In the midst of my labours and frequent changes of place I was fortunate enough to be able to cultivate my mind through my intimacy with a young man of merit whom Providence sent me as a companion and friend. Love of the natural sciences had decided him to join our expedition, and he never failed to show himself a good soldier; but it was easy to see that political sympathy had played only a secondary part in his decision. He had no desire for promotion, no aptitude for strategic studies. His herbarium and his zoological occupations engaged his thoughts much more than the successes of the war and the triumph of liberty. He fought too well, when occasion arose, to ever deserve the reproach of lukewarmness; but up to the eve of a fight and from the morrow he seemed to have forgotten that he was engaged in anything beyond a scientific expedition into the wilds of the New World. His trunk was always full, not of money and valuables, but of natural history specimens; and while we were lying on the grass on the alert for the least noise which might reveal the approach of the enemy, he would be absorbed in the analysis of some plant or insect. He was an admirable young man, as pure as an angel, as unselfish as a stoic, as patient as a savant, and withal cheerful and affectionate. When we were in danger of being surprised, he could think and talk of nothing but the precious pebbles and the invaluable bits of grass that he had collected and classified; and yet were one of us wounded, he would nurse him with a kindness and zeal that none could surpass.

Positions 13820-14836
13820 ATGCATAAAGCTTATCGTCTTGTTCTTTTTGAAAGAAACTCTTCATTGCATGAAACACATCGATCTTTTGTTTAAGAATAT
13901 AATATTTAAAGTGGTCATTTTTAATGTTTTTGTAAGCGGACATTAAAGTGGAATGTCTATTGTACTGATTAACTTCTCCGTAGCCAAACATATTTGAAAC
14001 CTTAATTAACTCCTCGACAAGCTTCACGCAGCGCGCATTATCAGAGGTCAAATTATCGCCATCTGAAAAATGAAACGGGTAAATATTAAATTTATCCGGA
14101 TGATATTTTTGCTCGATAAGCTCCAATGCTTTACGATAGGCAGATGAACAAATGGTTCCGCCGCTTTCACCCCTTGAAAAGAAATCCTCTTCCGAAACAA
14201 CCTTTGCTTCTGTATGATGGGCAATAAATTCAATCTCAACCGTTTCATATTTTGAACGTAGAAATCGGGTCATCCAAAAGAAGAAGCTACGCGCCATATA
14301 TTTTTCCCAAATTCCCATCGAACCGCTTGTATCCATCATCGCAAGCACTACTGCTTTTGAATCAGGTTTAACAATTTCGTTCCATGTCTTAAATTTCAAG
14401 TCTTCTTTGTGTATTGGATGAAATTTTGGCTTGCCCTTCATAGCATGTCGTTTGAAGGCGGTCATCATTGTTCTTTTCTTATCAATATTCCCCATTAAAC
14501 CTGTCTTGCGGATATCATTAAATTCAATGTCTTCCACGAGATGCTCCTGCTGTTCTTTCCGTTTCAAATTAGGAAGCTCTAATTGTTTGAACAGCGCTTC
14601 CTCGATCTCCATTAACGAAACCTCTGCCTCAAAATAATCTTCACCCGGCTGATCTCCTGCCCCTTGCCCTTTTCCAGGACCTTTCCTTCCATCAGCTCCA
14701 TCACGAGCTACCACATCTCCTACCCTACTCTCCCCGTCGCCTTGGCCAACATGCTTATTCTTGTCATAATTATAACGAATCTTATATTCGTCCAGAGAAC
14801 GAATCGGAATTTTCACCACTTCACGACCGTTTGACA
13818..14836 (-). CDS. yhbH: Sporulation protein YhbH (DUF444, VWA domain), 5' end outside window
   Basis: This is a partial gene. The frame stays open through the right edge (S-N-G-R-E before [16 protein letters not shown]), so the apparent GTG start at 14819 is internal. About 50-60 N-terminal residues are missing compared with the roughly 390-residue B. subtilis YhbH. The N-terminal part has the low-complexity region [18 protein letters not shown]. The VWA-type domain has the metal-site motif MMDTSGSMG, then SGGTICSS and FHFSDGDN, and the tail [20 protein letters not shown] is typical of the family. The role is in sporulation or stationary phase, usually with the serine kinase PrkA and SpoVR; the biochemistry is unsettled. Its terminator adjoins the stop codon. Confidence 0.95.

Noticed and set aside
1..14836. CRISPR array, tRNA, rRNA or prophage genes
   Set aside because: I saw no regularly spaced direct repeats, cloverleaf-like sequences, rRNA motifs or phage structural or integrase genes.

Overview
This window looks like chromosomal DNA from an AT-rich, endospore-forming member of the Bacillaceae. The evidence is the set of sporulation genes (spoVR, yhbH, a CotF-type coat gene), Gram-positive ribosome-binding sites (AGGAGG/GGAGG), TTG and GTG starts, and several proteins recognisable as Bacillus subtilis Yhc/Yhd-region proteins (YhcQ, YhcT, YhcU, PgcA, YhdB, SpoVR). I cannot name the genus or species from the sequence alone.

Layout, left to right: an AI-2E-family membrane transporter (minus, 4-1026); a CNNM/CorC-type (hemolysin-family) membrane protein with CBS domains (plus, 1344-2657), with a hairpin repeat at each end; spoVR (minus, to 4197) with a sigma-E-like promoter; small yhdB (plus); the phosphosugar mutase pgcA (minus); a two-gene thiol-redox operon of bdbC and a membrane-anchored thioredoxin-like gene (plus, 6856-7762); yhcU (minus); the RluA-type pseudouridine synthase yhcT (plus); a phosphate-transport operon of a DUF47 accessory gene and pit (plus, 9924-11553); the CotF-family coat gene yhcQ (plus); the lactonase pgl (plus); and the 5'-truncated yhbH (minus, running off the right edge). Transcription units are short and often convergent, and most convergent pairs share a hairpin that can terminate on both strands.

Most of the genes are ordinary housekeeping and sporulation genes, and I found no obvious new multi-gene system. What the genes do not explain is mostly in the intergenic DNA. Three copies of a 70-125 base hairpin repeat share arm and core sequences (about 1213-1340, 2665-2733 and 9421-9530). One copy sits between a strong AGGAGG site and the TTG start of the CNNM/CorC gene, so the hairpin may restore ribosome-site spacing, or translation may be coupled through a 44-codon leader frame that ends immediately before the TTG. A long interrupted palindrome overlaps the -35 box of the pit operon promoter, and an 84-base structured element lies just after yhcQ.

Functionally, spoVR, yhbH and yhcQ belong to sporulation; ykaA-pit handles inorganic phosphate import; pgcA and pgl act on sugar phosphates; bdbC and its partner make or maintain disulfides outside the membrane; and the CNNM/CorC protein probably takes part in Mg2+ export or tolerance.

One day he noticed my gold box as I was putting it in my bosom, and he immediately begged me to let him have it, to keep a few flies’ legs and grasshoppers’ wings which he would have defended with the last drop of his blood. It needed all the reverence I had for the relics of my love to resist the demands of friendship. All he could obtain from me was permission to hide away a very pretty little plant in my precious box. This plant, which he declared he was the first to discover, was allowed a home by the side of my fiancee’s ring and note only on condition that it should be called Edmunda sylvestris; to this he consented. He had given the name of Samuel Adams to a beautiful wild apple-tree; he had christened some industrious bee or other Franklin; and nothing pleased him more than to associate some honoured name with his ingenious observations.